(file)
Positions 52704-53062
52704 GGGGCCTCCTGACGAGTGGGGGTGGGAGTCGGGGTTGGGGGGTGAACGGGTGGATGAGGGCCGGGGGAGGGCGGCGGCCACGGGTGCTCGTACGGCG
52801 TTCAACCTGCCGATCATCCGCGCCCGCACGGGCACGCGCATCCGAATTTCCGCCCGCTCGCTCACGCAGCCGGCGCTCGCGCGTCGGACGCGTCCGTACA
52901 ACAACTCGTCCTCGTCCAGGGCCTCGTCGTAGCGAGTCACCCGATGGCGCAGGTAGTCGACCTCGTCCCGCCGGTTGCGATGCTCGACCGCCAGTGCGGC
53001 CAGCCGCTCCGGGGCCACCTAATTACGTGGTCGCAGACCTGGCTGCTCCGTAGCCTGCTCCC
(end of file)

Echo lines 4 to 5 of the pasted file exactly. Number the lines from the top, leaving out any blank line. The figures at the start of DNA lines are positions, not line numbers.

52901 ACAACTCGTCCTCGTCCAGGGCCTCGTCGTAGCGAGTCACCCGATGGCGCAGGTAGTCGACCTCGTCCCGCCGGTTGCGATGCTCGACCGCCAGTGCGGC
53001 CAGCCGCTCCGGGGCCACCTAATTACGTGGTCGCAGACCTGGCTGCTCCGTAGCCTGCTCCC